In summarizing this work, it is apparent that elevated temperatures affect the males ability to produce fertilized eggs using artificial insemination as a means to produce fertile eggs. This means that the physiology of the male reproductive system is hindered and the production of viable semen is reduced. Interestingly, when these males were subjected to 85º F or 90º F for as little as 12 hours, fertility was reduced for the next four to five weeks. Breeder house temperatures in the 85 to 90 degree range for periods of time during the summer are common in many breeder houses, especially those that have not been updated with modern evaporative cooling systems. Therefore, it is easy to see why hatchability is often at its lowest during the summer months.
Preventing heat stress in breeders
Here are a few of many items that should be considered that may help reduce the incidence of heat stressing breeders.
■ Air velocity is most important in keeping birds cool in the summer. Any adjustments made to thermostat settings should be made with the idea of maintaining temperature while not sacrificing wind speed.
■ Turn fan thermostats down low enough during the daytime hours to ensure that they will run long enough into the evening to give birds a chance to cool off. During extreme heat, run all fans throughout the night to allow birds to cool off completely.
■ Run a lower static pressure during hot weather to get the maximum volume of air movement from exhaust fans.
■ Remove shutters from any fan that runs continuously. This will increase airflow through the fan by as much as 30 percent.
■ Make sure fan belts are tight and new. A loose belt can reduce fan efficiency by 30 percent or more. Even tight belts that are worn and old pulleys can reduce fan efficiency by 20 percent.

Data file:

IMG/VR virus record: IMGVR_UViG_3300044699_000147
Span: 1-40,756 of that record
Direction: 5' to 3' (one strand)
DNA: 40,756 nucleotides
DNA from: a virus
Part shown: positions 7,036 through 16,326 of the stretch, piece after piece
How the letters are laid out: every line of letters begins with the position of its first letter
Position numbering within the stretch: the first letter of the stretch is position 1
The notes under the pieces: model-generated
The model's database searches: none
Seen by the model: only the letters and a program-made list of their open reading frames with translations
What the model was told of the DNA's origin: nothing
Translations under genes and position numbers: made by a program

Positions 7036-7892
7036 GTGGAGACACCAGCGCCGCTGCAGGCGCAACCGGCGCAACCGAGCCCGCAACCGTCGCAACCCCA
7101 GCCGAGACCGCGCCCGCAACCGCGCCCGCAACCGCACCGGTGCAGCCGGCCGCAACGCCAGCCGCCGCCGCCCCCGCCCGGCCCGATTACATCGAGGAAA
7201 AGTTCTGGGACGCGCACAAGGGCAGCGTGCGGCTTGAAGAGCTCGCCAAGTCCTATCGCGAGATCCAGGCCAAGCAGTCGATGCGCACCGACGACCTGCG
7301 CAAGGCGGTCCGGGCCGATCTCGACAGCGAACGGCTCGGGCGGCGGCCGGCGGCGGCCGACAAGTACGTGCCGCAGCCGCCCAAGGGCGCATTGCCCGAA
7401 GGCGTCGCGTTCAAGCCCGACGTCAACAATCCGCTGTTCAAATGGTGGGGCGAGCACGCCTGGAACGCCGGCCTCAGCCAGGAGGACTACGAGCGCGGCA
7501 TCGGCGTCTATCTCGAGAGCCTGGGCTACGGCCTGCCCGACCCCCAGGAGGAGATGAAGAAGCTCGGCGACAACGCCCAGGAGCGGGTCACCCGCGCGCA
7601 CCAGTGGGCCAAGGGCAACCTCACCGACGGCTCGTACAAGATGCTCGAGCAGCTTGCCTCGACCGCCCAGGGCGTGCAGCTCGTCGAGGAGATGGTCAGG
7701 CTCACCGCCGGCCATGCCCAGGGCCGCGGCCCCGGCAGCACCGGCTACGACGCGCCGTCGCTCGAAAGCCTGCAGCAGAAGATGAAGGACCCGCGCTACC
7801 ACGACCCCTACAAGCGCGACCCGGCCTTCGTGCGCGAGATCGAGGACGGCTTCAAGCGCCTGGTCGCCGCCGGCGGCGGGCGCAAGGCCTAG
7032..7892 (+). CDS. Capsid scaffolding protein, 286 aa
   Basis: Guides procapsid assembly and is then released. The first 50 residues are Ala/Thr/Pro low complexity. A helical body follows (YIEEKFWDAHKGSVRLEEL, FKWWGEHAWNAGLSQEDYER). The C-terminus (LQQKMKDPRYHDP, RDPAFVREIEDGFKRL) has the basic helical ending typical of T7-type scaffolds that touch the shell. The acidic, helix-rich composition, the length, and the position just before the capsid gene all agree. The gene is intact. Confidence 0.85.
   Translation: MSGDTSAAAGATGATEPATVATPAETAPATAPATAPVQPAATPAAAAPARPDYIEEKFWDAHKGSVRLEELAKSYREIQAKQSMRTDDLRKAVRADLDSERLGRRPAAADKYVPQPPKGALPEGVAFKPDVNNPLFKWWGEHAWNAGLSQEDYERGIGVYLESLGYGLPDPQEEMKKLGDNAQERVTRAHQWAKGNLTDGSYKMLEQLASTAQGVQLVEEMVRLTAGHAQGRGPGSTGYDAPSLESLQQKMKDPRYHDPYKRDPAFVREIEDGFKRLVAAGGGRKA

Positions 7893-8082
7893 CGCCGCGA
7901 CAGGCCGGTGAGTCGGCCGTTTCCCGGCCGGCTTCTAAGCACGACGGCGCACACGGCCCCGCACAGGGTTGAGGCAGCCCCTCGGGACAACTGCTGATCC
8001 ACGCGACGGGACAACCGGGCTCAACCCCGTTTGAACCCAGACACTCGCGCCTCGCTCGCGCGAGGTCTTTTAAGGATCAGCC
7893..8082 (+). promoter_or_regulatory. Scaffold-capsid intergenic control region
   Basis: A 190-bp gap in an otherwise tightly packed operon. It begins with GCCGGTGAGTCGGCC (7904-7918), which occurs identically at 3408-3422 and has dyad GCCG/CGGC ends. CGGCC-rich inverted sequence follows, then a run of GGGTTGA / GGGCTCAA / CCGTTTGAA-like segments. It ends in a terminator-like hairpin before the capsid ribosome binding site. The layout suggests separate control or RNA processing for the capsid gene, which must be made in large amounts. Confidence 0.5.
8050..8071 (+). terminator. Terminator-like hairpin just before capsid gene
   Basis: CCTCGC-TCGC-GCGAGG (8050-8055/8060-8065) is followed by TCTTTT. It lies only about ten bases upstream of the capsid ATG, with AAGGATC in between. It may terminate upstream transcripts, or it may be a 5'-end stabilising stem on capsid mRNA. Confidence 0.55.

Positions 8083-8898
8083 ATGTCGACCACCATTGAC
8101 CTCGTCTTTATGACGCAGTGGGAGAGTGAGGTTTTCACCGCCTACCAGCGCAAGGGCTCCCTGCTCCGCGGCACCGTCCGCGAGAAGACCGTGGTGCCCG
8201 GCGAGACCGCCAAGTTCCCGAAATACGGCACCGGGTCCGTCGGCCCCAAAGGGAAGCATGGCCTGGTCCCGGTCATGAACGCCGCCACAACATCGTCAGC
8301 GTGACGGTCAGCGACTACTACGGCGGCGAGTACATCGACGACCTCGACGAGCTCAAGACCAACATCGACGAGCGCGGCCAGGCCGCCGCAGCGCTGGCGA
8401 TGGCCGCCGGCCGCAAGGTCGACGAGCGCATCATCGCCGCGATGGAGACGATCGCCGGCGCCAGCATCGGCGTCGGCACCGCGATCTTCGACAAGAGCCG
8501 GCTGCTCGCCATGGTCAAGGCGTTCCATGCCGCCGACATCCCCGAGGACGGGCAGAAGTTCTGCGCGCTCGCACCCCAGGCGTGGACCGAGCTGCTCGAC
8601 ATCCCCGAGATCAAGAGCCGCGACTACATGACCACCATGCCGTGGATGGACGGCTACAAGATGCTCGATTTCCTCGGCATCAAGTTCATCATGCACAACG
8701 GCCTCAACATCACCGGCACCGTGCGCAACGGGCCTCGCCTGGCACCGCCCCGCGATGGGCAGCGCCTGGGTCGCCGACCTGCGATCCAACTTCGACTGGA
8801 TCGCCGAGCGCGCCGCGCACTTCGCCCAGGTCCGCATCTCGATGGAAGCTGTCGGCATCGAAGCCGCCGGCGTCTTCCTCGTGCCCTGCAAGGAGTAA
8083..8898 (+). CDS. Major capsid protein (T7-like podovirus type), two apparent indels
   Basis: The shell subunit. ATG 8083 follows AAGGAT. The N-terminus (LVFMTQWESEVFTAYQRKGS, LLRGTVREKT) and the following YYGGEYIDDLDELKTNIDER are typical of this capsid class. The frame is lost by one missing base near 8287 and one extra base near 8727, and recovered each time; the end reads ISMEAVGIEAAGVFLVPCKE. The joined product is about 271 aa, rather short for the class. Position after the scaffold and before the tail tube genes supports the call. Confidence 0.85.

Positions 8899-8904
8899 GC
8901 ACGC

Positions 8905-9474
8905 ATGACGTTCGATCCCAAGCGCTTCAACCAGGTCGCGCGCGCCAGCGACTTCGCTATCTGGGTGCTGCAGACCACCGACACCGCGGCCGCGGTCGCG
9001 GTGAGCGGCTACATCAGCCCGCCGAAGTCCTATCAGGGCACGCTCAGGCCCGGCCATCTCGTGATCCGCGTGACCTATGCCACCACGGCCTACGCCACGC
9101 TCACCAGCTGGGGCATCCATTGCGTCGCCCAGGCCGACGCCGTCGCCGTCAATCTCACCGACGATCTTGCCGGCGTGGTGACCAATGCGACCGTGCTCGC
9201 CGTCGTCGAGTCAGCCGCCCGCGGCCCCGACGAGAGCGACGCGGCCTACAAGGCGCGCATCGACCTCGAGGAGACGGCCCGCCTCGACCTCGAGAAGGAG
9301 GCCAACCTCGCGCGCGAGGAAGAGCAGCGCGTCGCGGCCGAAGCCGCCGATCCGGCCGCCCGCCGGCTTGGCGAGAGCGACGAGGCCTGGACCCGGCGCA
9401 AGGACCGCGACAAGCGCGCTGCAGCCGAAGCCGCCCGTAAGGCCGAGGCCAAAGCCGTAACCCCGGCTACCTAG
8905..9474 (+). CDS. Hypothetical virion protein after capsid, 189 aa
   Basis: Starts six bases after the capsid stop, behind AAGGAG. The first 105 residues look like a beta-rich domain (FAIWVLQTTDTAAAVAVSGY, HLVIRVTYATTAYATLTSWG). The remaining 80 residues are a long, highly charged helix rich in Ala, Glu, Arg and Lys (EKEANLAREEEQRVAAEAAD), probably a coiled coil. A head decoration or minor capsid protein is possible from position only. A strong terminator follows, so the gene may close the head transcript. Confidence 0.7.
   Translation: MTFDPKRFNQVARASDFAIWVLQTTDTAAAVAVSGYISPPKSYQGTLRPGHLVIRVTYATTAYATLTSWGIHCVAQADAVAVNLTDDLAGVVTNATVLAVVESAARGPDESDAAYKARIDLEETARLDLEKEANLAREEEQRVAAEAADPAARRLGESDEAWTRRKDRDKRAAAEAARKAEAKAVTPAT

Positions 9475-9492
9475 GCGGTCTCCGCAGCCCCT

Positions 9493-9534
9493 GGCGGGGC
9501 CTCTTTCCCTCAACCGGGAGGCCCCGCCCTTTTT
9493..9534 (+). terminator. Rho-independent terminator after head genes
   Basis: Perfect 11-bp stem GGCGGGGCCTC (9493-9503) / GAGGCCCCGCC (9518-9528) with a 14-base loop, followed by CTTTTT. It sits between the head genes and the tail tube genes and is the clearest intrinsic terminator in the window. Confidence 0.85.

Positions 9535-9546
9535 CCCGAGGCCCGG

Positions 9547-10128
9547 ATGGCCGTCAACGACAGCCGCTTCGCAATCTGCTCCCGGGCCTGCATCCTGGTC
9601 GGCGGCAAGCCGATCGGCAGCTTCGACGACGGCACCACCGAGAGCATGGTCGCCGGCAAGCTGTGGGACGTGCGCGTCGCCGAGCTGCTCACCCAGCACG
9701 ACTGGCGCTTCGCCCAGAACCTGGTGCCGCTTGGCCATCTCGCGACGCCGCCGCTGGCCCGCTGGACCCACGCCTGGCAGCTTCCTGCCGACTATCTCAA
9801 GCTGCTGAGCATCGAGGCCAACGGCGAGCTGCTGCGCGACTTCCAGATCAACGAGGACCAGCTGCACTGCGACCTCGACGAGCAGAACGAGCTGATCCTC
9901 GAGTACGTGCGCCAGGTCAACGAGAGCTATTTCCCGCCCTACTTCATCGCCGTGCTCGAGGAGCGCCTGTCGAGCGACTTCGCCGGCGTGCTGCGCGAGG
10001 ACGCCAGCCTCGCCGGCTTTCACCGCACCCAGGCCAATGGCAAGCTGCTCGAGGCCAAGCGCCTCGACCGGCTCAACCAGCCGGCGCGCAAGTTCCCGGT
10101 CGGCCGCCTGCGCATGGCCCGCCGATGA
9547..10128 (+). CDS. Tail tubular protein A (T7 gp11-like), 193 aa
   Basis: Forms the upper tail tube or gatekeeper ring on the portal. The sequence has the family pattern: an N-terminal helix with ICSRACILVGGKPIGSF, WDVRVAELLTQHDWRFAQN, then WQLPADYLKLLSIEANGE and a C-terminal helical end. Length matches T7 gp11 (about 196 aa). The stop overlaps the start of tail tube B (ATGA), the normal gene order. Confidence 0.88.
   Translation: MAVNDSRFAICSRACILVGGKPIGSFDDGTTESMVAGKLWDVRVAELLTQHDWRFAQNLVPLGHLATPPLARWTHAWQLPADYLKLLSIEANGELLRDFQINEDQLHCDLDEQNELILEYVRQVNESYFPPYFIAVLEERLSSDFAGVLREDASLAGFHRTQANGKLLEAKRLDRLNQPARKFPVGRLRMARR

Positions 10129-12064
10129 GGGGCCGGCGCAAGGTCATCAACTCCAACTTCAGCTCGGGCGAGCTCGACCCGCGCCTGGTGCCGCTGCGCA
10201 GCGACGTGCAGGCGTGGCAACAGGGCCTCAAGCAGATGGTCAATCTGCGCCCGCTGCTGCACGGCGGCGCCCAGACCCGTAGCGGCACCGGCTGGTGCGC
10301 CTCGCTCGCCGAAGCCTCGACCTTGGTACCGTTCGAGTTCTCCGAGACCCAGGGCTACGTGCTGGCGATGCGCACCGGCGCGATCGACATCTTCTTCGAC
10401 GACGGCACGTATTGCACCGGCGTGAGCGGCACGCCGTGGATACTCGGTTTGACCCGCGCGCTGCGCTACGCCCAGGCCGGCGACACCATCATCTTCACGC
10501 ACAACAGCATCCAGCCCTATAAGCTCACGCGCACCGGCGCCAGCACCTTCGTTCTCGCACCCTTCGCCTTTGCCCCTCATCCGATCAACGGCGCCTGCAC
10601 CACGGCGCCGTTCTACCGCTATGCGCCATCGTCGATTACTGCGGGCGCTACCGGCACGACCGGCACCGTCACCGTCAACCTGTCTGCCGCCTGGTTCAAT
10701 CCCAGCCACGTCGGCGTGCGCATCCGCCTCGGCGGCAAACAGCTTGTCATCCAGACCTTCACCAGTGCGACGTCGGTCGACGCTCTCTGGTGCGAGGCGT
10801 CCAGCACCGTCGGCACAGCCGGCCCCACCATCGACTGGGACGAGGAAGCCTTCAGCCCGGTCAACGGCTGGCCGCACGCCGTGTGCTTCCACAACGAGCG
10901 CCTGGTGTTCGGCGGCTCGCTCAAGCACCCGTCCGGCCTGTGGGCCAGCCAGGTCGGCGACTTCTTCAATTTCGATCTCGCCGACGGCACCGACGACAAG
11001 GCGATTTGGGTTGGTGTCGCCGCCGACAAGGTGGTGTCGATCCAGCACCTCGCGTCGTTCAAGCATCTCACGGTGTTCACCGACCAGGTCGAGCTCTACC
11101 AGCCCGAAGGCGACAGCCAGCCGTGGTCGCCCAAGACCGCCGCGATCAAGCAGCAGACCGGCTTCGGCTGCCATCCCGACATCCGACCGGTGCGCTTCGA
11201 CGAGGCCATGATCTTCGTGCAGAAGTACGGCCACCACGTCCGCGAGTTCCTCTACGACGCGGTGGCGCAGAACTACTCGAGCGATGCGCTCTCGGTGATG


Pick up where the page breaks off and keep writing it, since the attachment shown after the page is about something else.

■ Make sure roof or sidewall ventilation openings are clean and unobstructed.
■ Inspect emergency generators, automatic curtain (or sidewall) drops and alarm systems to ensure they are functioning properly. Failure of this equipment to function properly will most likely result in catastrophic losses.
■ Water is critical during hot weather. Inspect the watering system frequently to ensure water flow is consistent and unrestricted.
■ Water in a closed watering system will quickly approach the temperature of the air around the pipe. Water consumption will decrease when the temperature of the water rises above 85 degrees. Flush the closed watering system two to three times each day during the hottest part of the day to remove warm water from the system. However, the birds will generally demand enough water to keep fresh water in the pipes.
McDaniel, C.D., R.K. Bramwell, J.L. Wilson, and B. Howarth Jr., 1995. Fertility of Male and Female Broiler Breeders Following Exposure to Elevated Ambient Temperatures, Poultry Sci. 74:1029-1038.
By R. Keith Bramwell, Extension Poultry Specialist
Cooperative Extension Service, Center of Excellence for Poultry Science
University of Arkansas
AVIAN Advice • Summer 2003 • Vol. 5, No. 2
Source: University of Arkansas AVIAN Advice newsletter